Antisemitism Initiative at Temple Emunah

Why Antisemitism Matters to Everyone – watch this brief intro by Rabbi Lord Jonathan Sacks z”l:

As antisemitism continues to rise across the country and the world, our Temple Emunah Adult Education committee is organizing a year of learning around the issue of antisemitism (Jew hatred) which impacts each and every one of us from our children to our elders.

In 2016, the International Holocaust Remembrance Alliance (IHRA), which includes the United States, formally adopted the IHRA Working Definition of Antisemitism. This definition states:

“Antisemitism is a certain perception of Jews, which may be expressed as hatred toward Jews. Rhetorical and physical manifestations of antisemitism are directed toward Jewish or non-Jewish individuals and/or their property, toward Jewish community institutions and religious facilities.”

Our committee is planning a series of programs for the coming year that will include scholars, activists, and community leaders as well as book and movie discussions. We will learn about antisemitism in its many forms and expressions; we will have opportunities to discuss complex issues and questions and explore community responses and action to combat antisemitism. Our April Glatzer scholar-in-residence weekend will be the culmination of this year of learning with Dr. Rachel Fish. 

Our immersion in the study and discussion of antisemitism is situated in the larger context of Tikkun Olam and social justice. Temple Emunah’s dedication to a more just and equitable world is a core component of our community, as well as a basic Jewish value. In Pirkei Avot 1:14, we read, “If I am not for me, who will be for me? And when I am for myself alone, what am I? And if not now, then when?” Hillel reminds us that attending to ourselves, our safety and well-being also allows us to work on behalf of all.

Antisemitic rhetoric and violence are increasing in the United States and around the world.  What are we, as a Jewish community dedicated to social justice going to do about it?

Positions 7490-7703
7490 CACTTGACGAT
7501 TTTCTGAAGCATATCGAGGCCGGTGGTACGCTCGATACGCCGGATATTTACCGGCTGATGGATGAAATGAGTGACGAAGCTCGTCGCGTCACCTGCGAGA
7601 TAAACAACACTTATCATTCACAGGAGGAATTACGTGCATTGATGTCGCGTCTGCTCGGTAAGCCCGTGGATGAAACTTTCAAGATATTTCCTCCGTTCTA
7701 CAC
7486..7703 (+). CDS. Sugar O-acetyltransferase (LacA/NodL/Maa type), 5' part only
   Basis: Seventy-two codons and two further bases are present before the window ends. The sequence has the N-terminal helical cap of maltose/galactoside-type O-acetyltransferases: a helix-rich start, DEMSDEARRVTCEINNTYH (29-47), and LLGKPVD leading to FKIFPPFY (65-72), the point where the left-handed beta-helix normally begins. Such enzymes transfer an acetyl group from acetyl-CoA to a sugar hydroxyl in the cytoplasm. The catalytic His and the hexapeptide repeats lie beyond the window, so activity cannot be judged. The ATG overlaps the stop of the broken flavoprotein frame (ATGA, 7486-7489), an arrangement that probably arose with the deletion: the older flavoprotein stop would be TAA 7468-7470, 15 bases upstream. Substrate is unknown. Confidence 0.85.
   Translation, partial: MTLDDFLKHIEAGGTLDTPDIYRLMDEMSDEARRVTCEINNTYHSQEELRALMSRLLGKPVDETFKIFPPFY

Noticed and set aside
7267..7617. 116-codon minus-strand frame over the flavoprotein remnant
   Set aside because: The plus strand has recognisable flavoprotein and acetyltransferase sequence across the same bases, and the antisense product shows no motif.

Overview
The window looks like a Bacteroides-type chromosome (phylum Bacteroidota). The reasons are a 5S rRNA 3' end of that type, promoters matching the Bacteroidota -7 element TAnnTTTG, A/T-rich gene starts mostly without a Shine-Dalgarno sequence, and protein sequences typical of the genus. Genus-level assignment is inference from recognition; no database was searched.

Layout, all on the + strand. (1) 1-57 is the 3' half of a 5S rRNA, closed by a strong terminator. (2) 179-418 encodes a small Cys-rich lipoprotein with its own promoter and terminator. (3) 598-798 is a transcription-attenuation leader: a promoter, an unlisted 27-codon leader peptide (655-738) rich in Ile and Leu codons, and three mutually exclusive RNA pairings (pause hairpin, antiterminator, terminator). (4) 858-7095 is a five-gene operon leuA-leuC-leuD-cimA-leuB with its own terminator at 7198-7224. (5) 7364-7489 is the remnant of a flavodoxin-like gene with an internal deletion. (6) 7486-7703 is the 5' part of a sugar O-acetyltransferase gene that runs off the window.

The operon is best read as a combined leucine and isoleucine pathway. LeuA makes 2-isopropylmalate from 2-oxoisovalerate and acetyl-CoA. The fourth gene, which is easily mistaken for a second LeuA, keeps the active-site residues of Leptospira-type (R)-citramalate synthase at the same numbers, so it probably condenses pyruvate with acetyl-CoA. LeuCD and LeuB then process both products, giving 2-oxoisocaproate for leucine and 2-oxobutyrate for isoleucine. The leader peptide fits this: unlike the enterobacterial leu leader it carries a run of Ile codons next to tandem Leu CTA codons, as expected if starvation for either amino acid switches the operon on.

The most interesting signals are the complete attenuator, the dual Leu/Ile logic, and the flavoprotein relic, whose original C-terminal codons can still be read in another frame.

It is important for each of us to educate ourselves about Jew-hatred and our response to it.

We hope you will join us and encourage your participation.

Upcoming programs include:

Repairing the World:  Stories from a Tree of Life

When:  March 5,2024  7:00- 9:00 pm

Please join LUAA at Lexington High School for a community screening of Repairing the World: Stories from the Tree of Life, a documentary film about Pittsburgh’s inspiring response to the murderous white supremacist hate and antisemitism that took 11 lives and shook the community. This event is co-sponsored by Lexington Public Schools, Lexington Interfaith Community Association (LICA), Lexington Human Rights Commission (LHRC), and Lexington United Against Antisemitism (LUAA), a new multi-faith and broad-based community group. A panel and small group discussions will follow the screening. The event is free but voluntary donations of $10 per person are requested for the non-profit Not in Our Town which produced the film and offers it without a license fee.

RSVPs are required to ensure adequate space. Questions? Email here

Watch for additional conversations and programs on this important issue in the months ahead. 

Join together with our Emunah community in the fight against antisemitism!

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Monday – Thursday, 8:30 am – 5:00 pm
Friday, 8:30 am – 3:00 pm

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